February 22, 2017
Counteroffers – Mistakes, Missteps and Why They Aren’t A Great Career Solution
by Scott Thompson
So we’ve all been there. You are in an interview and the hiring manager asks a question that has an embarrassing answer. You, being unprepared, answer awkwardly, making everyone feel uncomfortable. You don’t get the job. How do you stop this endless cycle of misery? It’s actually really easy: prepare for your interview and anticipate the hard questions.
Why were you fired? (actually fired – not laid off)
Alright, so you were fired – so what? Being fired from one job is not the end of the day. However, you have two options. You can lie about it happening (this isn’t a good idea – I’ve found that lies always come back to haunt you eventually) or you can get it out of the way and deal with it.
Here is how you do it:
- Describe the situation in two to three sentences.
- Own it and show remorse. This is where people mess up. I don’t care how ridiculous your boss was – you have to show that you felt bad about the situation.
- Share what you learned from it and how it won’t happen again. It doesn’t matter if you didn’t really learn anything. You have to share that you actually did!
Is there anything on your background check that might cause a problem?
This is something that always trips people up. This isn’t about what they share, but instead about when they share it. I’m going to be really honest here. It shouldn’t be a surprise if you have an issue on your background or on your credit. You have two options:
a) you can be upfront about it (even as early on as the end of your first interview)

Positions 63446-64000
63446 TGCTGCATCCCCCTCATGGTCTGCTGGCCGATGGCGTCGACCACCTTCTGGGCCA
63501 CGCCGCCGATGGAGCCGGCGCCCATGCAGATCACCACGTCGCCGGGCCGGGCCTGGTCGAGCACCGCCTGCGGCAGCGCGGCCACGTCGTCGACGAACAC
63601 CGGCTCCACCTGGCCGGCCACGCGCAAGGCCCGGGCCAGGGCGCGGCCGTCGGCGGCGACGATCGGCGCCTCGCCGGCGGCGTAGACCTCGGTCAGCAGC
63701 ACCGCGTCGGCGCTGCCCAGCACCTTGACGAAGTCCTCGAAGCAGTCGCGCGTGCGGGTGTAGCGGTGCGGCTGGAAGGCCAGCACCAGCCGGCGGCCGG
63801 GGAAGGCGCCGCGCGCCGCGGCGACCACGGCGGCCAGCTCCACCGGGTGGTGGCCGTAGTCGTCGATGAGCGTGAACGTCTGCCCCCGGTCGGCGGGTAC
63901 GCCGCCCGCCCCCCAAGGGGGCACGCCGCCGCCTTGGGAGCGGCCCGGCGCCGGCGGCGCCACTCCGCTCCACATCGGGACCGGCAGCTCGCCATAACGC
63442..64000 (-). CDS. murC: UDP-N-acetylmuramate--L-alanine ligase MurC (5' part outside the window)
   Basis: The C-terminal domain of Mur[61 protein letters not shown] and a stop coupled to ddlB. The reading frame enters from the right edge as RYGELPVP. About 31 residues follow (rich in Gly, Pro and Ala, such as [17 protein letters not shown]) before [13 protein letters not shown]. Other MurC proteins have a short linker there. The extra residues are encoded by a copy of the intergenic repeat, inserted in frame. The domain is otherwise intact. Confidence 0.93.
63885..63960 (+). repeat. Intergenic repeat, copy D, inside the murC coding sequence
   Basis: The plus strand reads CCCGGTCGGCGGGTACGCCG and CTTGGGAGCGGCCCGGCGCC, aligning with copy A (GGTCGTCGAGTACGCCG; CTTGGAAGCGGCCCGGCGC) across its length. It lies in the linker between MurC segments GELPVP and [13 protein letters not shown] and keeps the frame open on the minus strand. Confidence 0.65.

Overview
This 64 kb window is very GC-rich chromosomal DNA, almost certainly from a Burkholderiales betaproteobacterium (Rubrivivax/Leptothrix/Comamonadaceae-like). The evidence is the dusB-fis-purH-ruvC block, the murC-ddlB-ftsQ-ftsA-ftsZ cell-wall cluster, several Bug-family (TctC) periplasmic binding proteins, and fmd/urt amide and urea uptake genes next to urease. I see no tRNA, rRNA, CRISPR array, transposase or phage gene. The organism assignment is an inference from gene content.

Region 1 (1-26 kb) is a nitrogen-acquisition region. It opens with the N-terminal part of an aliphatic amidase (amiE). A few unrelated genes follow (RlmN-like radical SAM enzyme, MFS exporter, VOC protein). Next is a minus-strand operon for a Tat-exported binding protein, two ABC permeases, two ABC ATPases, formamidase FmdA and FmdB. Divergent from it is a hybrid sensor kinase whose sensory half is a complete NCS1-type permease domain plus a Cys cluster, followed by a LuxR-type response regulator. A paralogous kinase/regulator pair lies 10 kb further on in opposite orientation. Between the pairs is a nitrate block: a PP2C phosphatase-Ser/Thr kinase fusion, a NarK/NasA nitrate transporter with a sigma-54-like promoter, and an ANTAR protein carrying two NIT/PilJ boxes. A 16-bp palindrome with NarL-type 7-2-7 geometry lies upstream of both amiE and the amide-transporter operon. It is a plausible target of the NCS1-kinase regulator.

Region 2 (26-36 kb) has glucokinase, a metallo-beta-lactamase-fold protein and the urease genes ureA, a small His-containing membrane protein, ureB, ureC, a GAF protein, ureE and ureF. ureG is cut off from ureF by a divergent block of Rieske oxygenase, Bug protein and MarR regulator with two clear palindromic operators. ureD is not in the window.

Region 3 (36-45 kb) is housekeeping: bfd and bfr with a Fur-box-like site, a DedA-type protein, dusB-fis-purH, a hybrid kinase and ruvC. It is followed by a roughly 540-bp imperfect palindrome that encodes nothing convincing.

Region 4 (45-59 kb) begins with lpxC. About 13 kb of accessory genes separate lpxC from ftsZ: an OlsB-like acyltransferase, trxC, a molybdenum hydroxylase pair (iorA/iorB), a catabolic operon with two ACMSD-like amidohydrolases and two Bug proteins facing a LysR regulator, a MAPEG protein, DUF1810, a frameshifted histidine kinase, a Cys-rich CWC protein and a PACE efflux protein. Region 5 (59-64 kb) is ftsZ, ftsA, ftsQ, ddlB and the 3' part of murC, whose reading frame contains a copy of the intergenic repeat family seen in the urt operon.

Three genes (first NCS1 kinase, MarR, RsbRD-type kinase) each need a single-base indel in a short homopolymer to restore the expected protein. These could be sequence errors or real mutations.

b) pray to the gods and hope it doesn’t come up at the end of the entire process
Here’s the deal. Lots of people make mistakes; most companies will deal with them. You just need to open and transparent about them.
Why didn’t you finish college?
This is a question that seems to get blown out of proportion from the applicant’s point of view. Sometimes, the company will ask about college and the interviewee will get super defensive or evasive in their response. Approximately 33% of the U.S. population has a college degree. This means 2 out of 3 people in the U.S. not have a degree. Just be honest and don’t get angry. Be open about what happened and most people will be pretty understanding.
Can you explain the gap on your resume?
This is, in my opinion, the easiest to deal with. Why? Because life happens. Family members get sick, daycare is too expensive, it is important for you to raise your kids, you wanted to travel to Australia for the summer… so on and so forth. It doesn’t matter, it’s your time. The answer is all about presentation. Don’t put parent or homemaker on your resume – it’s a slap in the face to everyone that does it and works. Just be honest and share that you took some time off to do whatever. It doesn’t matter, just be open about it.